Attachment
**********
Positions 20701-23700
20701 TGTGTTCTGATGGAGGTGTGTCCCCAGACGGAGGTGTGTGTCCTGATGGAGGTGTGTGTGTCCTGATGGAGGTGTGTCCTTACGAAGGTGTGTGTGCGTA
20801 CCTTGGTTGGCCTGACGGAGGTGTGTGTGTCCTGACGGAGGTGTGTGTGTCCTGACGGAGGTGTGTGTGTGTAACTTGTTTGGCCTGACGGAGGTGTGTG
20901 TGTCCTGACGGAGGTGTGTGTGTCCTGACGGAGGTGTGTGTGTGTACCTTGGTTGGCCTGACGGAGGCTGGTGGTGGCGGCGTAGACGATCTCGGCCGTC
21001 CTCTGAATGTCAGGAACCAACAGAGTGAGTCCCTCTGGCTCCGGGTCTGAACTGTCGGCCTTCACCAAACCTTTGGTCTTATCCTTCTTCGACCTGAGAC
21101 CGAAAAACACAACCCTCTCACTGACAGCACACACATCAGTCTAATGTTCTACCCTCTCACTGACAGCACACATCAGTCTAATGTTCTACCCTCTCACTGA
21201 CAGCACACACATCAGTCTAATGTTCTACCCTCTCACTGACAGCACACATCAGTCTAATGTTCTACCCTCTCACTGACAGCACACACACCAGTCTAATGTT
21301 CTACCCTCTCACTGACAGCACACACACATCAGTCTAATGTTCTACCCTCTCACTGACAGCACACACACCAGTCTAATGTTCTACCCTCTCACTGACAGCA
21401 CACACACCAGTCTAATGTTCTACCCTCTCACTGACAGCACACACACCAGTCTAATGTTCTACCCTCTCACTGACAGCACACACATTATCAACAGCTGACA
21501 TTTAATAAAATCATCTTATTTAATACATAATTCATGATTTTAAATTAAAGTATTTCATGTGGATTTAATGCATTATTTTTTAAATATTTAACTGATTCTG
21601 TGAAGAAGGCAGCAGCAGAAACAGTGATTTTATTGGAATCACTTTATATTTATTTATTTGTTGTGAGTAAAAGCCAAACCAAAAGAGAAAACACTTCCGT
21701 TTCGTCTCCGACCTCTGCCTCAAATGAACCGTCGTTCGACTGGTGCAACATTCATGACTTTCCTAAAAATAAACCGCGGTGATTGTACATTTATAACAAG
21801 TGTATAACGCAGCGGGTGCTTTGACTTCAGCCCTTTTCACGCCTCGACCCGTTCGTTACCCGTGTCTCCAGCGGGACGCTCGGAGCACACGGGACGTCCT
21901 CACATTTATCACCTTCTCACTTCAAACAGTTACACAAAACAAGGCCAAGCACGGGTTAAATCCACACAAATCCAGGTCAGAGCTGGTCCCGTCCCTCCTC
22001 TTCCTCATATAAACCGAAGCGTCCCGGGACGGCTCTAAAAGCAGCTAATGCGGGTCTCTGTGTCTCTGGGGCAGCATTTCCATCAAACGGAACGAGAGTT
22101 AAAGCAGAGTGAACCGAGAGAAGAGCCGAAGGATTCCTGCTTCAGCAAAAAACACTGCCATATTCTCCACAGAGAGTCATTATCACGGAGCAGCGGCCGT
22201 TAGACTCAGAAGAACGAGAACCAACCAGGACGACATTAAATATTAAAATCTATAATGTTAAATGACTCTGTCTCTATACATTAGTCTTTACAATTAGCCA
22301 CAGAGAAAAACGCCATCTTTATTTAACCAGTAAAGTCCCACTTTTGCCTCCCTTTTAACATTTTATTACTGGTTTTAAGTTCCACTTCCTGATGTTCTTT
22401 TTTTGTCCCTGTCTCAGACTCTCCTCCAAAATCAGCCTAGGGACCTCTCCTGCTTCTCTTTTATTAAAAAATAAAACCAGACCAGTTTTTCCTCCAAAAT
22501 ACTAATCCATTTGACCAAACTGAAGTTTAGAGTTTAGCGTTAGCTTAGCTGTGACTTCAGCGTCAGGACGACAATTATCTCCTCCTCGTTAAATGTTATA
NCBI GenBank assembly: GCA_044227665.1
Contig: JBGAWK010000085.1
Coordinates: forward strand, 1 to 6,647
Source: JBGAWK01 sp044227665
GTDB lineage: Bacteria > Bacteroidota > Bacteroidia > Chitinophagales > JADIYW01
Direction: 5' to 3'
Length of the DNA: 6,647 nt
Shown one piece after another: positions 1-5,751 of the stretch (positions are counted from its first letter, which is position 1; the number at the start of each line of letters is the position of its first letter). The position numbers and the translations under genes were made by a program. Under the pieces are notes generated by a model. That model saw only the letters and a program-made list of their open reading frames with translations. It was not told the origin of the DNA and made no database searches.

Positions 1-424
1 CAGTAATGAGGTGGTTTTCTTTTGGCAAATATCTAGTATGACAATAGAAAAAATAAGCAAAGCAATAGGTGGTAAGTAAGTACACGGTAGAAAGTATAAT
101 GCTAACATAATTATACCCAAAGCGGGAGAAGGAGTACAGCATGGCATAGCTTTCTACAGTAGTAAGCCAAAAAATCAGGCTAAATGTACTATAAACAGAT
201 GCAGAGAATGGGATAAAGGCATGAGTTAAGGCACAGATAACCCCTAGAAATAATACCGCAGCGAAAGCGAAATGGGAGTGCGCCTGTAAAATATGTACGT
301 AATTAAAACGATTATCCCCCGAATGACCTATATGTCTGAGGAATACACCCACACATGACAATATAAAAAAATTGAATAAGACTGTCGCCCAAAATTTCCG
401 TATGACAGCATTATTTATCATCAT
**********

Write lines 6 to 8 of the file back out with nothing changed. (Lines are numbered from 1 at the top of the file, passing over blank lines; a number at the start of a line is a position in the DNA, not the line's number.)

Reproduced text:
21101 CGAAAAACACAACCCTCTCACTGACAGCACACACATCAGTCTAATGTTCTACCCTCTCACTGACAGCACACATCAGTCTAATGTTCTACCCTCTCACTGA
21201 CAGCACACACATCAGTCTAATGTTCTACCCTCTCACTGACAGCACACATCAGTCTAATGTTCTACCCTCTCACTGACAGCACACACACCAGTCTAATGTT
21301 CTACCCTCTCACTGACAGCACACACACATCAGTCTAATGTTCTACCCTCTCACTGACAGCACACACACCAGTCTAATGTTCTACCCTCTCACTGACAGCA